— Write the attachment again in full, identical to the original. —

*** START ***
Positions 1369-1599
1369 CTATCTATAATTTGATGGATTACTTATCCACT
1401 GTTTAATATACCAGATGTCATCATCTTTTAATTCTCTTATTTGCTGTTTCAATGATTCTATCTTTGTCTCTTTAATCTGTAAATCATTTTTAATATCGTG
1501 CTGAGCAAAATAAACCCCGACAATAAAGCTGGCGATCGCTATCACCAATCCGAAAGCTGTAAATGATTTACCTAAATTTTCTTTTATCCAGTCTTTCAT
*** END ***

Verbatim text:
Positions 1369-1599
1369 CTATCTATAATTTGATGGATTACTTATCCACT
1401 GTTTAATATACCAGATGTCATCATCTTTTAATTCTCTTATTTGCTGTTTCAATGATTCTATCTTTGTCTCTTTAATCTGTAAATCATTTTTAATATCGTG
1501 CTGAGCAAAATAAACCCCGACAATAAAGCTGGCGATCGCTATCACCAATCCGAAAGCTGTAAATGATTTACCTAAATTTTCTTTTATCCAGTCTTTCAT